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trivance. Other animals have their proper retreats, their hybernacula also, or winterquarters, but the snail carries these about with him. He travels with his tent; and this tent, though, as was necessary, both light and thin, is completely impervious either to moisture or air. The young snail comes out of its egg with the shell upon its back; and the gradual enlargement which the shell receives, is derived from the slime excreted by the animal's skin. Now the aptness of this excretion to the purpose, its property of hardening into a shell, and the action,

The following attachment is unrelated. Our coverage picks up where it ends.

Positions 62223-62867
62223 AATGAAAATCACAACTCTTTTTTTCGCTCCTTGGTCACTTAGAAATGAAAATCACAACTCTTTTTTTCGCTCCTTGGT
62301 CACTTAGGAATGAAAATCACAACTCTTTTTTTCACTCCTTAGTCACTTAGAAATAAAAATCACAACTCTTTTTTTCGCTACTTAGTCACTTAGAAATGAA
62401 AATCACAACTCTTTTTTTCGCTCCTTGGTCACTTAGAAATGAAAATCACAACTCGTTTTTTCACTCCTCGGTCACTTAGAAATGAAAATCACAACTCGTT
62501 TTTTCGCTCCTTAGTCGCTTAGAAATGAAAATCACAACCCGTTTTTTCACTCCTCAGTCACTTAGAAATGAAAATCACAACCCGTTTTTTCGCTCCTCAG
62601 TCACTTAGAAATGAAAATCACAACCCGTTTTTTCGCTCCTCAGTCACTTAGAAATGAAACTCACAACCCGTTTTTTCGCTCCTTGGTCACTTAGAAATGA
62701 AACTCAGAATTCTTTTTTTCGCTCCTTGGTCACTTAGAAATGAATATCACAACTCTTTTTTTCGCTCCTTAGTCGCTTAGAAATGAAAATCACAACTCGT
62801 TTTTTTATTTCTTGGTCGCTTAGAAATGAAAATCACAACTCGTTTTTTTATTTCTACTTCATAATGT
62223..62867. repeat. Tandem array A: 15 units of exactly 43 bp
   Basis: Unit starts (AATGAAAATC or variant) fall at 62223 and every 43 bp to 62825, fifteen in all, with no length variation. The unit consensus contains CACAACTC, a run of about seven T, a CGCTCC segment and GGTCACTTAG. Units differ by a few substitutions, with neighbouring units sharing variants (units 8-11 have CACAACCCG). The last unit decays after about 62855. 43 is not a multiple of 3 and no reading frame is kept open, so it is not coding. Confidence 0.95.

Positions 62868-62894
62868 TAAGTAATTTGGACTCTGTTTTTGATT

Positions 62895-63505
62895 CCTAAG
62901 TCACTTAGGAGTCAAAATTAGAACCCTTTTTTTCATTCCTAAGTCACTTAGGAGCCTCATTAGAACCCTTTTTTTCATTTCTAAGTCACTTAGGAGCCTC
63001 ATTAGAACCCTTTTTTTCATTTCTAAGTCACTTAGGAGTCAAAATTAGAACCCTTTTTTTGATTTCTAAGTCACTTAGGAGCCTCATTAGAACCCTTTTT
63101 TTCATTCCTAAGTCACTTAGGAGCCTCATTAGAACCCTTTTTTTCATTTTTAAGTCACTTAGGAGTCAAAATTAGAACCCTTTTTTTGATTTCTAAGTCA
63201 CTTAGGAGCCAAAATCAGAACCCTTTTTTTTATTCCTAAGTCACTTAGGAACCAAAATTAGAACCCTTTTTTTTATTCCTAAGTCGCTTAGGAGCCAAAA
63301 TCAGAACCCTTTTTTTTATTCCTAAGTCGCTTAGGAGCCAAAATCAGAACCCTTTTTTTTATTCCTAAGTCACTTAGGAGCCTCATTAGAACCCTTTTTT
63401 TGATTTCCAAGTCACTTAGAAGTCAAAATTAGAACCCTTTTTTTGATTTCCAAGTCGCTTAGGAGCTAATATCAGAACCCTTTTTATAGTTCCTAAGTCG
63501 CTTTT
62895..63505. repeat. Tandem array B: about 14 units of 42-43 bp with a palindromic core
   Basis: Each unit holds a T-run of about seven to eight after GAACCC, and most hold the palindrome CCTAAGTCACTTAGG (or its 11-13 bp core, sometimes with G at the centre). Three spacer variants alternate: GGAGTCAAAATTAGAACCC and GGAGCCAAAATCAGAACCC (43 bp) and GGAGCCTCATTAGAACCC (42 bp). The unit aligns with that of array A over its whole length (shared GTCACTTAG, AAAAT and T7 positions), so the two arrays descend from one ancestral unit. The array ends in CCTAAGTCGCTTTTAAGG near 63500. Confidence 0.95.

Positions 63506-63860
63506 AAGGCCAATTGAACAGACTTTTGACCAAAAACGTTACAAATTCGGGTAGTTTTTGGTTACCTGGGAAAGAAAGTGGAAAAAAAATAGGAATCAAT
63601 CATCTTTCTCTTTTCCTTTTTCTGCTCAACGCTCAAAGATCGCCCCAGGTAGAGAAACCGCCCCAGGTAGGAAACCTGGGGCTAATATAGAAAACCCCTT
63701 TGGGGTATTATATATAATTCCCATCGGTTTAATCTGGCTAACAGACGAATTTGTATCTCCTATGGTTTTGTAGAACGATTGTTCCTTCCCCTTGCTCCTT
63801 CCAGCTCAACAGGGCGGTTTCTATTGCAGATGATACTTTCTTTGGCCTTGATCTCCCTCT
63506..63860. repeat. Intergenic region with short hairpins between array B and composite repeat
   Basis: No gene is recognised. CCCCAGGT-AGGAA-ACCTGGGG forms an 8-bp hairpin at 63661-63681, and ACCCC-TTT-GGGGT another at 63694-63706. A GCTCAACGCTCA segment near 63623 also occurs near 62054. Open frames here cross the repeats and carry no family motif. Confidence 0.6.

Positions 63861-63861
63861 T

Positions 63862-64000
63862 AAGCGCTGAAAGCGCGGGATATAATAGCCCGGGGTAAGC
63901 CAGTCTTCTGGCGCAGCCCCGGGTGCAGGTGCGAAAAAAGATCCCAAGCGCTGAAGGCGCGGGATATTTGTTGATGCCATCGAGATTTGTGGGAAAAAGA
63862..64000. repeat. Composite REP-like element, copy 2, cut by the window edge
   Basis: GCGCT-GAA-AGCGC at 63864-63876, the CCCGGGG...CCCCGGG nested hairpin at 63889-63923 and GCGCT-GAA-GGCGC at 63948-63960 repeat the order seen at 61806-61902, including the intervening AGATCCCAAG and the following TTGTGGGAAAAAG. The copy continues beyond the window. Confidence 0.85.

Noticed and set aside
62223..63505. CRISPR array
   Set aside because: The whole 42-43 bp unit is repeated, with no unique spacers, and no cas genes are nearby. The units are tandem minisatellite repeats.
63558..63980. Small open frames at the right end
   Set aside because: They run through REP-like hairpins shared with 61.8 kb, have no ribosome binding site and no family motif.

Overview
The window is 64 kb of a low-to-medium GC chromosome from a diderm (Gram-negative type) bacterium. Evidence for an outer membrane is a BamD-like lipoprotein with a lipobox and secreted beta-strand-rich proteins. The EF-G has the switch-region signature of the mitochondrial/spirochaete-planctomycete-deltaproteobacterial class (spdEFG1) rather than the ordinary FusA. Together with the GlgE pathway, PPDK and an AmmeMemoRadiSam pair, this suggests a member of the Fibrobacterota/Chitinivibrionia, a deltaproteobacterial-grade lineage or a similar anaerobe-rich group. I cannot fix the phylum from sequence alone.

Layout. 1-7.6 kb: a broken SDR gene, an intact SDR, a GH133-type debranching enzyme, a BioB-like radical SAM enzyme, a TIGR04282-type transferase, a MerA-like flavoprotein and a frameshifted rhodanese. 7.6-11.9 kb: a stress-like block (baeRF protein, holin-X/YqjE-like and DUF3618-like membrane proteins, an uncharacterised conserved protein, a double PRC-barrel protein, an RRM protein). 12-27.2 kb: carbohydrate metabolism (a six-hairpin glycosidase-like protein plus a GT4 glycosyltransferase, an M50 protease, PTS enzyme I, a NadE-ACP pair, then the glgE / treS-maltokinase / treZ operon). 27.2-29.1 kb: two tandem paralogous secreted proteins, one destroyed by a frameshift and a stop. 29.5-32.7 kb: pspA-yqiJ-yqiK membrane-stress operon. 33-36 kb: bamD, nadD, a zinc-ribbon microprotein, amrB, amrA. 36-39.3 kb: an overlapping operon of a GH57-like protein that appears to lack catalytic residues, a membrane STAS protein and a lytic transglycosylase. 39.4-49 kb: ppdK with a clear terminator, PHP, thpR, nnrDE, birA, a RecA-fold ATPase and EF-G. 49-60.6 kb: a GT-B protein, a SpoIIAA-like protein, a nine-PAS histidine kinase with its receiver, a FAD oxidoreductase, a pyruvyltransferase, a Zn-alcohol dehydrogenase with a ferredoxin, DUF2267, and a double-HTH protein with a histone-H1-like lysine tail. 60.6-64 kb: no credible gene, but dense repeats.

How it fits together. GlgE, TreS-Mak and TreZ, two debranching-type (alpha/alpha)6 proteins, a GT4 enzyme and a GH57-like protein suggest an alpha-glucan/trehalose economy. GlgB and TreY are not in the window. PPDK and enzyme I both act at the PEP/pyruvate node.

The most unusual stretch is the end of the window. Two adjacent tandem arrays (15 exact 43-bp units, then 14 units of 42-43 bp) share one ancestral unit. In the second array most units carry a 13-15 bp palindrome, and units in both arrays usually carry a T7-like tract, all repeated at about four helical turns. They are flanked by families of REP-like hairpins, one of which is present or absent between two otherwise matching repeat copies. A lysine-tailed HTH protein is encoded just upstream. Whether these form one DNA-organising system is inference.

whatever it be, of the animal, whereby it
avails itself of its gift, and of the constitution
of its glands (to say nothing of the work be